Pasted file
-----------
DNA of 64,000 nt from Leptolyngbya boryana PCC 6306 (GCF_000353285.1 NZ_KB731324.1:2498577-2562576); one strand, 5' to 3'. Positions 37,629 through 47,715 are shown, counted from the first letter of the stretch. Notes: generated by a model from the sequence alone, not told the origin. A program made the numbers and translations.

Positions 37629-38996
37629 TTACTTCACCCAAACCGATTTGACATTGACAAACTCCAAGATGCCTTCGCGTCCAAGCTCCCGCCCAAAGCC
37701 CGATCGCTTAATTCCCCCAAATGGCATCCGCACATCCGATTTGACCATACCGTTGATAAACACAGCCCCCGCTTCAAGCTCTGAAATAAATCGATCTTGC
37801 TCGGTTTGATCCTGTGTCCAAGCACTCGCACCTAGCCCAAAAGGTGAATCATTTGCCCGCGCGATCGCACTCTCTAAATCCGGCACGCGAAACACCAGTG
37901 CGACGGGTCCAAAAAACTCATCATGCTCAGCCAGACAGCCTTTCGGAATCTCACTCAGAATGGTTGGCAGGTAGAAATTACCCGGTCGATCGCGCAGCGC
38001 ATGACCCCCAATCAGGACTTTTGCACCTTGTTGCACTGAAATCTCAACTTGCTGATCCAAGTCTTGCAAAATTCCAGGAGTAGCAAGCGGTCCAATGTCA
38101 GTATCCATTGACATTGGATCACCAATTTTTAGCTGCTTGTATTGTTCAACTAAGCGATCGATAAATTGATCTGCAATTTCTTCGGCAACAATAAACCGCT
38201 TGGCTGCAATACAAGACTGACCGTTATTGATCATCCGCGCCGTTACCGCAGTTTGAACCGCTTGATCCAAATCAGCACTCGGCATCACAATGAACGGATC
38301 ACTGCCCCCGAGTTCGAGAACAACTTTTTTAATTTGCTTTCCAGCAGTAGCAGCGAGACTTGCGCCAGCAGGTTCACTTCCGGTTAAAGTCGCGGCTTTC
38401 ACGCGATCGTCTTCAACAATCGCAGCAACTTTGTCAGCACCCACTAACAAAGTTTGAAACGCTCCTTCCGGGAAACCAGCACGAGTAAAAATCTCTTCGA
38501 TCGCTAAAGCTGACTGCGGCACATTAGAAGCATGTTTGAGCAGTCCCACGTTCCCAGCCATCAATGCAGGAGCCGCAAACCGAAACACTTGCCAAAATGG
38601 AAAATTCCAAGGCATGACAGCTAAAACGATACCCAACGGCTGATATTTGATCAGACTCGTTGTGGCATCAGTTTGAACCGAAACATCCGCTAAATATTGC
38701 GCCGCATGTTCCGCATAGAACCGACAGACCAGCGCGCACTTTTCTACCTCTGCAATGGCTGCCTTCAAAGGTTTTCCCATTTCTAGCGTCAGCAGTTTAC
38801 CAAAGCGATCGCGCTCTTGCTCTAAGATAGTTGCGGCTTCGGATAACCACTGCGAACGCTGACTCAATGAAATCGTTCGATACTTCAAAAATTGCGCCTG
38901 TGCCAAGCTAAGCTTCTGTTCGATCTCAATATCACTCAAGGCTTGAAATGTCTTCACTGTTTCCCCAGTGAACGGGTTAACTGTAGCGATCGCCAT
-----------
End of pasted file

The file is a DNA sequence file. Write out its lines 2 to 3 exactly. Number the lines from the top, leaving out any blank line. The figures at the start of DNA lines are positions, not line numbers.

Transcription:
Positions 37629-38996
37629 TTACTTCACCCAAACCGATTTGACATTGACAAACTCCAAGATGCCTTCGCGTCCAAGCTCCCGCCCAAAGCC